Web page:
Shannon May is an San Francisco-based illustrator with a long list of clients and an even longer list of accomplishments under her belt. Her works have been featured in publications like McSweeney's, Grantland, Gizmodo, The New York Times, Chronicle Books, as well as more scientific and academic ones such as Institute of Physics, MIT Technology Review, and the Harvard Law Bulletin. In March, she left her full-time position as a designer/illustrator at the San Francisco Chronicle to rejoin the freelance masses. As anyone who's ever left (or wanted to leave) a full-time job for freelance life knows, leaving a consistent and dependable paycheck, workplace, and other benefits is not always the easiest thing to do. I was curious about why Shannon felt like it was the right thing for her to do, and to find out more about what she's working on these days.
A lot of illustrators these days do editorial work, but many of them are freelance. What was it like being a full-time staff member at the San Francisco Chronicle?
Being at the Chronicle was a really great experience. I worked as an illustrator and designer, so I got to play around with how the illustrations and type could work together and really tried to push that in my layouts. I also got to see the inner workings of a publication, working with writers, editors, and art directors to put out the newspaper every day. There's a lot that goes on behind the scenes that illustrators aren't always privy to! I created more than 300 illustrations over the course of 2 years, so I averaged an illustration almost every other day! I learned a lot just through the sheer volume of work. And my art directors let me do a lot of fun experimentation; I got to embroider a map of San Francisco, do some origami, carve rubber stamps – all for illustrations for the newspaper. These are things I probably wouldn't have done for freelance editorial assignments. I even drew some video game reviews as comic strips!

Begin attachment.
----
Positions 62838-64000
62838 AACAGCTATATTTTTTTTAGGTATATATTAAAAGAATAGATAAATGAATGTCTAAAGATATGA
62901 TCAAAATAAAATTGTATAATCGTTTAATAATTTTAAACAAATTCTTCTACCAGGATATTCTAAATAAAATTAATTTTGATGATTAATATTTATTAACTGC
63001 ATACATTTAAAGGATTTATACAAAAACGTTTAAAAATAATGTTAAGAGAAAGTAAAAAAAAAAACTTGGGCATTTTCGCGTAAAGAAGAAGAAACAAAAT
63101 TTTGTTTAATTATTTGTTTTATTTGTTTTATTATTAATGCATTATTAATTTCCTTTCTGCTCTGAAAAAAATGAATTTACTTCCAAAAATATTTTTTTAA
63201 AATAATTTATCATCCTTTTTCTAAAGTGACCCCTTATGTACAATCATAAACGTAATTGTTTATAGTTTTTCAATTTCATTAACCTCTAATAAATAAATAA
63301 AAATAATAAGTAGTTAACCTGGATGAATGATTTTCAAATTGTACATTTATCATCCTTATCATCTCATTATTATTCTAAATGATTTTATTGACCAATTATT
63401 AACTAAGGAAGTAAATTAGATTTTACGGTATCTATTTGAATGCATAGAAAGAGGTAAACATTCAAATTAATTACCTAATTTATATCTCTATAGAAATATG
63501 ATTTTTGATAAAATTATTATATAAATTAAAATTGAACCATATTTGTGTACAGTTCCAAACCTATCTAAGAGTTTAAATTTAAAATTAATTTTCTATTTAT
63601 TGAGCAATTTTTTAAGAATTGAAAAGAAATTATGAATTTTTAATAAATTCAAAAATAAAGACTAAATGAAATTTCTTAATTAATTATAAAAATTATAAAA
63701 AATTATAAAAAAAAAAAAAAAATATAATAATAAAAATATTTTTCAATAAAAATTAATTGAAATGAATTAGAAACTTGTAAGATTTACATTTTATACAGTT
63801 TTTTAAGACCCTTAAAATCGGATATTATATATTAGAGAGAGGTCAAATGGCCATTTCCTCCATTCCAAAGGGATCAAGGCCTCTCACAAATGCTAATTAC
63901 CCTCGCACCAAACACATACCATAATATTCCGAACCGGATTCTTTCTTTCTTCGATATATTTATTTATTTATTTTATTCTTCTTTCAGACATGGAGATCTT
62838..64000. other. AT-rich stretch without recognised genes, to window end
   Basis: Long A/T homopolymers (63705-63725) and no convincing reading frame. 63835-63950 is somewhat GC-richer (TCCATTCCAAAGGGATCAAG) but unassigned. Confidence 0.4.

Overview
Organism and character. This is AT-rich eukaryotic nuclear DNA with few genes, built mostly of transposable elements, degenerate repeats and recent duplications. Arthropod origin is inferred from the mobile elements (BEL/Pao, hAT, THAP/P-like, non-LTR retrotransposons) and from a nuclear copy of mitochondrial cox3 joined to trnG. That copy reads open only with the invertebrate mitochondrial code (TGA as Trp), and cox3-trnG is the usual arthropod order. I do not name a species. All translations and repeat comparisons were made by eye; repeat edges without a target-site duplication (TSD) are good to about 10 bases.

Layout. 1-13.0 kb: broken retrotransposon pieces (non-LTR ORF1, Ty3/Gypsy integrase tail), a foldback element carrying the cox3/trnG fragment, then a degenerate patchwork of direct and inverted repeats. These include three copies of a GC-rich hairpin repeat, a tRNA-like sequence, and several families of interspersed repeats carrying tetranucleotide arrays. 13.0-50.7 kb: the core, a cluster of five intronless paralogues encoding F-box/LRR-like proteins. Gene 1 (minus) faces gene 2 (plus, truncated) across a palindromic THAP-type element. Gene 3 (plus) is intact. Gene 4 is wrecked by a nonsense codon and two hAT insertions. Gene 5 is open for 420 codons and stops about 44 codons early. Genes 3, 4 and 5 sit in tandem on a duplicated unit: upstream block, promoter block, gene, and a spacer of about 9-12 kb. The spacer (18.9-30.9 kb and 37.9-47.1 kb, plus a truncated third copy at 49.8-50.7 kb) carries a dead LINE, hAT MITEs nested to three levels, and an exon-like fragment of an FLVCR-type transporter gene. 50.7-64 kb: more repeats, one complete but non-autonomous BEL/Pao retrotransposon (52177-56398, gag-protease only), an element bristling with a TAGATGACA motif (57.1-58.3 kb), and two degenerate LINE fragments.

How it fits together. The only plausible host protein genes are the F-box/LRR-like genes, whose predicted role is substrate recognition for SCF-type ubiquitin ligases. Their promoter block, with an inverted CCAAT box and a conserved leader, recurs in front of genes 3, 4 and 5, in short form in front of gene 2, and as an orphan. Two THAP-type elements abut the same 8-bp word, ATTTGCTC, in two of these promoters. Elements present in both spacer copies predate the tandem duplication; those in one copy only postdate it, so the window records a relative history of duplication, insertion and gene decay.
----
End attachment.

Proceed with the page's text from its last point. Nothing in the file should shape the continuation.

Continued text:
Why did you decide to go freelance again?
It was a really tough decision! It's sort of hard to describe, but there's a subtle difference between being full-time and freelance, in my experience. Being a freelance illustrator, you can have at least some confidence that the art director chose you because they already like your work and want your style for the assignment. Being full-time (and maybe this is just me and my own insecurities), there are a lot of stories that come across your desk that aren't necessarily suited to your work, but you have to find an appropriate way to illustrate it anyway, because the newspaper MUST be published! Sometimes an editor wants the style of another illustrator, but due to financial or time constraints we can't hire them and you're kind of stuck trying to find a way to fudge your work a bit to fit that need. Like sticking a round peg into a square hole! Eventually I just sort of felt that I wanted to spend my time developing my own voice more, which is something I'm still struggling with! Maybe that struggle never really ends. I also was presented with the opportunity to do some teaching, which wouldn't work with a full-time job. All at the same time in some kind of weird confluence of things I got an agent and started getting a ton of freelance work, so it just sort of made sense.